Other birds, on the contrary, can be frequently seen and are well adapted to the city environment. You can encounter (and hear) them not only in parks or forests, but also in yards. Such birds include chaffinches, starlings, black swifts and robin redbreasts. Of course, we mean green yards with plenty of tall trees.

“In Europe robin redbreasts have long inhabited urban areas, and the same is happening here. This bird has a white abdomen, orange face and breast, and greenish-grey upper parts. Their flute-like song is considered one of the most beautiful, and in rare cases, both males and females sing together, although females have a less diverse range of notes. Chaffinches have been making nests in green yards more and more often in recent years, and people can hear their song not only in the forest but also from open windows,” said Nikolai Kudryavtsev.

Those who live in blocks of flats built before the 1980s, where tall birch trees, bird cherry trees and other trees grow, have a better chance of hearing the robin.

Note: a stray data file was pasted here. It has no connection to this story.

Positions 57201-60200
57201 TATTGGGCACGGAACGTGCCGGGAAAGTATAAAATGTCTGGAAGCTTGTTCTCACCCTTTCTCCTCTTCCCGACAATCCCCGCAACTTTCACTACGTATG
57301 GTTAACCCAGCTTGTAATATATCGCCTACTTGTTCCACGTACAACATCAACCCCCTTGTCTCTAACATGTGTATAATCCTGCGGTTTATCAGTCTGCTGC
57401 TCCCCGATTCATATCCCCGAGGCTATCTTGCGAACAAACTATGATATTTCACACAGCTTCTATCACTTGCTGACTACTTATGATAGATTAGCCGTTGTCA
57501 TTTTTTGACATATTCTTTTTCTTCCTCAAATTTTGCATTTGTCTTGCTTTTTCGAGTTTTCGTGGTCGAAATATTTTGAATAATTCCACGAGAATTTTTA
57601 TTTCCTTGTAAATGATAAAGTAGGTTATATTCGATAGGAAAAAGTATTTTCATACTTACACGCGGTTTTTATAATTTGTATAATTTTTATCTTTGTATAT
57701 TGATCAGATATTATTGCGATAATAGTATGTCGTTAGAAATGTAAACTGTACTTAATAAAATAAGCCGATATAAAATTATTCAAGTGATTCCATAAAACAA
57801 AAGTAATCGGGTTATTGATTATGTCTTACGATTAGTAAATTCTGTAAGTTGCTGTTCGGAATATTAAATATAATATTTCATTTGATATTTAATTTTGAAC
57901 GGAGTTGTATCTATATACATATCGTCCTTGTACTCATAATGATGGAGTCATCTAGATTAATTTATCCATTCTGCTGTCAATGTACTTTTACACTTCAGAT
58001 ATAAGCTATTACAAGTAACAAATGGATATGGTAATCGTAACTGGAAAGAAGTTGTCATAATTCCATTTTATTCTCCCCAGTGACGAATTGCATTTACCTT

Starlings, which returned in April, have already settled in nest boxes and are busy foraging for food. House martins started building nests, and they often prefer service balconies in panel buildings to trees.

Black swifts are about to come back and inhabit attics and vents. They fly high and catch insects. Many people mistake them for sparrows, but despite some semblance it is an absolutely different species. The black swift is more closely related to hummingbirds than to sparrows.

“In recent decades, great tits and nuns have learnt to make nests on street light poles. Actually, many birds adapt. Of course, protected areas have a much more diverse bird population, but some birds find the city environment good enough. And such species have started to outnumber the others. The city lacks ‘housing’ for cavity-nesting birds as a rule, so you are welcome to put up a nest box in your yard or even on your balcony – it will certainly become a home for a bird,” the expert noted.

The icterine warbler’s African trills and the oriole paradox

Moscow is expecting rosefinches, corncrakes, black swifts, icterine warblers and orioles any day now.